“We are adequately staffed,” but as more complaints come, in COPA may need more support, said Mia Sissac, a public information officer.

Another audience member wondered if it’s legal for a police officer to order someone to unlock their phone and for an officer to search it. No, there must be a search warrant.

What happens if an officer wants to file a complaint against another officer? At a certain level, Chicago Police Department employees are required to report misconduct to COPA, so there are complaints coming from CPD.

“Not all of our complaints are coming from citizens. A lot of our complaints are coming from officers,” Kersten said.

Toward the end of Tuesday’s meeting, Ernest Cato III, the 15th District’s police commander, walked to the front of the room and said, “I do appreciate the work that COPA is doing. . . . The No. 1 thing is just doing what’s right and getting to the truth.”

Rev. Epting ended the meeting by encouraging West Side residents to reserve judgment while a case is being investigated.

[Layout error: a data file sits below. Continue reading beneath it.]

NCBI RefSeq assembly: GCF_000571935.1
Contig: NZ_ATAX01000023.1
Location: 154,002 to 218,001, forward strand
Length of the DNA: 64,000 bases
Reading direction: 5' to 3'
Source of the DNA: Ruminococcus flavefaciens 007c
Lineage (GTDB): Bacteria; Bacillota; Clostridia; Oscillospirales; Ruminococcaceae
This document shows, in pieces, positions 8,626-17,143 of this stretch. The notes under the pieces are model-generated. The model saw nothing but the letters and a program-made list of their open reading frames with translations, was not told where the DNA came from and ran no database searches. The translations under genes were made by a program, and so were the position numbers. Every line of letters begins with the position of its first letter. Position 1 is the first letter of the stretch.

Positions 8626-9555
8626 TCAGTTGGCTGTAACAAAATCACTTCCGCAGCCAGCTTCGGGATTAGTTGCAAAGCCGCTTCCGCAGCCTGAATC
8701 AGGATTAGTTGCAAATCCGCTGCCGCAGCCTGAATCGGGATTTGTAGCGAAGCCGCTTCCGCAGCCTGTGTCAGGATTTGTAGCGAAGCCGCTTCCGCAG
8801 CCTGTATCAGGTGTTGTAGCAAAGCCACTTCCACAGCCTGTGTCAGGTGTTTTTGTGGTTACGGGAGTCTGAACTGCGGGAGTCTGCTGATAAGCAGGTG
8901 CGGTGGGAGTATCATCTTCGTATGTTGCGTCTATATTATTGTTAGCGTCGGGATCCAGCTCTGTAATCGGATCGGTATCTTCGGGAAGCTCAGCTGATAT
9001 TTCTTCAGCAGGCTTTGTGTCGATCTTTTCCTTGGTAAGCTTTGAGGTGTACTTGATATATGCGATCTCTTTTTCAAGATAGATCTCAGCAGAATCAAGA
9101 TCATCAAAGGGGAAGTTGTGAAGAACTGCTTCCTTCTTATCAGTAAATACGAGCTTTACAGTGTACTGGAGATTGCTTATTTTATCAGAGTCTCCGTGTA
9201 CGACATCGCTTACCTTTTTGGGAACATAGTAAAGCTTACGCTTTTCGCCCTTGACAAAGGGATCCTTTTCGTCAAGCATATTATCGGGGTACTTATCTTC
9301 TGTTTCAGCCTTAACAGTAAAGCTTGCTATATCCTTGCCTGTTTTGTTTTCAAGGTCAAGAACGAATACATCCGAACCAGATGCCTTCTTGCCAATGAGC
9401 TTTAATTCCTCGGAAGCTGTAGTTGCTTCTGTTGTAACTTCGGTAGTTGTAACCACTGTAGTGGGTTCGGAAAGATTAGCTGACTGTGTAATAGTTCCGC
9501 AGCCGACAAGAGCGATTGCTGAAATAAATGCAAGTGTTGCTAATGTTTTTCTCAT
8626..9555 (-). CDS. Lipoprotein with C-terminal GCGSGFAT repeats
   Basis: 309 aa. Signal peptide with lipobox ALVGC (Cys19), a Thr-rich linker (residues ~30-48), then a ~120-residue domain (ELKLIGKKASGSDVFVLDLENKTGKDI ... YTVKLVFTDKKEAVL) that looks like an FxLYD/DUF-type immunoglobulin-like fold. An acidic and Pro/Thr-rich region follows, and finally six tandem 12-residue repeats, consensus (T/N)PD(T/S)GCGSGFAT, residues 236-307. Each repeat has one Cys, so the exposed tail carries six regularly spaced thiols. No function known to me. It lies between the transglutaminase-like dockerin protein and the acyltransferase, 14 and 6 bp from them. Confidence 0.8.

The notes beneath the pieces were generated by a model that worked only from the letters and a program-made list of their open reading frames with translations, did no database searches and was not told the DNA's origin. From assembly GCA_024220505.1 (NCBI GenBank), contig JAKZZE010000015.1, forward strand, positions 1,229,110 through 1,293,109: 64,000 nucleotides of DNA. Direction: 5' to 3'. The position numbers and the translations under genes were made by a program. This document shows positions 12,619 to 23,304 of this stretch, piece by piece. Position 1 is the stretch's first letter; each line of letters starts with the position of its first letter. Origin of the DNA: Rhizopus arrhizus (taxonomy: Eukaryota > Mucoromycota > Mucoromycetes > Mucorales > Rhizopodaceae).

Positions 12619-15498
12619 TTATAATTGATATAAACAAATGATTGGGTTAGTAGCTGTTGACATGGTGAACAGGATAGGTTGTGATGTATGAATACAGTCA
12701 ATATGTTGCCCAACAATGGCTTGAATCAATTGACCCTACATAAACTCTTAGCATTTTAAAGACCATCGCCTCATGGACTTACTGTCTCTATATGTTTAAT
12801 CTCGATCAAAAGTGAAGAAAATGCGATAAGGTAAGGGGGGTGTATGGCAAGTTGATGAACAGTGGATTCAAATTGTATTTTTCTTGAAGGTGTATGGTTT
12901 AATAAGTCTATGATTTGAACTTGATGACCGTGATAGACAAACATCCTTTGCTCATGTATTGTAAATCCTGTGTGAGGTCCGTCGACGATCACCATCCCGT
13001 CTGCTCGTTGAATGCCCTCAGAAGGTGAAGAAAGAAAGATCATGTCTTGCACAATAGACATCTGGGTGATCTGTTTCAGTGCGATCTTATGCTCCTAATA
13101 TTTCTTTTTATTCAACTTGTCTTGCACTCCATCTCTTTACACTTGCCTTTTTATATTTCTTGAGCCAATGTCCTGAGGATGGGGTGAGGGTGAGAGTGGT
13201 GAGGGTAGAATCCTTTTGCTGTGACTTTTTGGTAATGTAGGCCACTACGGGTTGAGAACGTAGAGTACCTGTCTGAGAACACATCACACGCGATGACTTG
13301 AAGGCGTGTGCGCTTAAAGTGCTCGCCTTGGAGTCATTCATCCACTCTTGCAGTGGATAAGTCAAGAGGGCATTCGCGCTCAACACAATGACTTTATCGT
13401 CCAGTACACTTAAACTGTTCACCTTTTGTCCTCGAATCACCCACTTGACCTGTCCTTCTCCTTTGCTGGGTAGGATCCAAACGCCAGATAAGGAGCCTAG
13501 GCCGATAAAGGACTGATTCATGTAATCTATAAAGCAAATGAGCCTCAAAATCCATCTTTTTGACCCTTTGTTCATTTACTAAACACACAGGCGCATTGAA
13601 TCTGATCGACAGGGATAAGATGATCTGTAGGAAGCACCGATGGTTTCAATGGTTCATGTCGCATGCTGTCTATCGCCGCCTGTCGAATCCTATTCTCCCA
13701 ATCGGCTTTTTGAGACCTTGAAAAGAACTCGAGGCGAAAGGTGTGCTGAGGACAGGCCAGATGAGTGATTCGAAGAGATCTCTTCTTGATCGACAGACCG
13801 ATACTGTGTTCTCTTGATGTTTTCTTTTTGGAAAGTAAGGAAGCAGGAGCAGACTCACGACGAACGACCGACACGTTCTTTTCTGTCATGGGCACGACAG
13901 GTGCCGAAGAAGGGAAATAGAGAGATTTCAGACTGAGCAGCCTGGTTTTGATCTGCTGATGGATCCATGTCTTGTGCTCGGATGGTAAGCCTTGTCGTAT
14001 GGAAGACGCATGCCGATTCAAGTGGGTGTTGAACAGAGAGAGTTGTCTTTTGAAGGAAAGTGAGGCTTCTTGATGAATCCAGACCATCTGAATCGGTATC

“Whenever you see something on the news, try not to make your judgment right away. Please let the investigative process take its course,” Epting said, adding, “I’m praying for our commander every day. We have a lot of work to do.

Ald. Chris Taliaferro (29th), a former police officer whose ward includes Hope Community Church, said that he was pleased with how the meeting turned out. 

“It was much needed,” he said. “It was a very informative way of getting the information into the community and they presented it very well. I appreciate their commitment to go into every single community.” 

Resident Diana Graham said that the meeting went a long way toward dispelling fears about police misconduct.

“I learned a great deal about the police and the community,” she said. “A lot of people are afraid to come out to these meetings. They’re scared to go to forums like this. I got a lot of out of it.”

Resident Ty Phillips said that he thought the public meeting was valuable to everyone who attended.

“I think it helps everyone to stay honest,” he said. 

For more information about future COPA events, visit